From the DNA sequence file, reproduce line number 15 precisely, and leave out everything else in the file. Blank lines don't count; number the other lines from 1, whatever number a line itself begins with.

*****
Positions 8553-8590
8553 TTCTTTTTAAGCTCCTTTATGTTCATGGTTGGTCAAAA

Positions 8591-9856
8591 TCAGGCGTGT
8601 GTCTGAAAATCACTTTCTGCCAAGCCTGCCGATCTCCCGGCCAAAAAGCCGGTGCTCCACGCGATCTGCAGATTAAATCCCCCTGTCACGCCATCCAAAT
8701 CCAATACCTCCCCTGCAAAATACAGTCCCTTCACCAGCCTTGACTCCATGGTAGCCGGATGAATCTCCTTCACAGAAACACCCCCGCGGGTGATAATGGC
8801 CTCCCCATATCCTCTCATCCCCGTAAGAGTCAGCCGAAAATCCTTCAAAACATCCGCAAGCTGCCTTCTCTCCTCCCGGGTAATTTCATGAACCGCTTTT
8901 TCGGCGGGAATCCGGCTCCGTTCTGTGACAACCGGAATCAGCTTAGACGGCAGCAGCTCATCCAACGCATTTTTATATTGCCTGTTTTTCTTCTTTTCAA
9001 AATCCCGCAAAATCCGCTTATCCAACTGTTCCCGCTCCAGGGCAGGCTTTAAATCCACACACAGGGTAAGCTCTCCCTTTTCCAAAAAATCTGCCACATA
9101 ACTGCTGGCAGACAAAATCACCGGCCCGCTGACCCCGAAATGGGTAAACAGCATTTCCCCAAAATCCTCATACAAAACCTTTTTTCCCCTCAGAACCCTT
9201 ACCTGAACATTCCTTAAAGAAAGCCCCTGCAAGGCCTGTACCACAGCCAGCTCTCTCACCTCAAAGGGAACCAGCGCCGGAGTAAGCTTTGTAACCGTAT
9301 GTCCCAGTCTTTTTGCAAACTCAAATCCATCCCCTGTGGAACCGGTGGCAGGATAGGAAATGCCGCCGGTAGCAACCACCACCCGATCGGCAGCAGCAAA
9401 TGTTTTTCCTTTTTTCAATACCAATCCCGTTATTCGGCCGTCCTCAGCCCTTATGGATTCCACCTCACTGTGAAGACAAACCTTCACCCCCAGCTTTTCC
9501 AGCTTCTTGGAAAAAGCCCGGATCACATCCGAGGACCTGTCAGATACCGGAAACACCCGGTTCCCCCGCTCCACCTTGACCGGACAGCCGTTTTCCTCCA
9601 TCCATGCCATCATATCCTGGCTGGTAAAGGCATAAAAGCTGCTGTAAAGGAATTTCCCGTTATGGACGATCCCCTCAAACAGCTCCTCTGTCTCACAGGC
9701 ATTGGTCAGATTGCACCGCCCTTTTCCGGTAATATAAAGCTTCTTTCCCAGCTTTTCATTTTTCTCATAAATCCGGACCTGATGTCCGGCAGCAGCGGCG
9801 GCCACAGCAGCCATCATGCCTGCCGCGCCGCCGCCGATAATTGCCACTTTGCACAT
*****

9601 TCCATGCCATCATATCCTGGCTGGTAAAGGCATAAAAGCTGCTGTAAAGGAATTTCCCGTTATGGACGATCCCCTCAAACAGCTCCTCTGTCTCACAGGC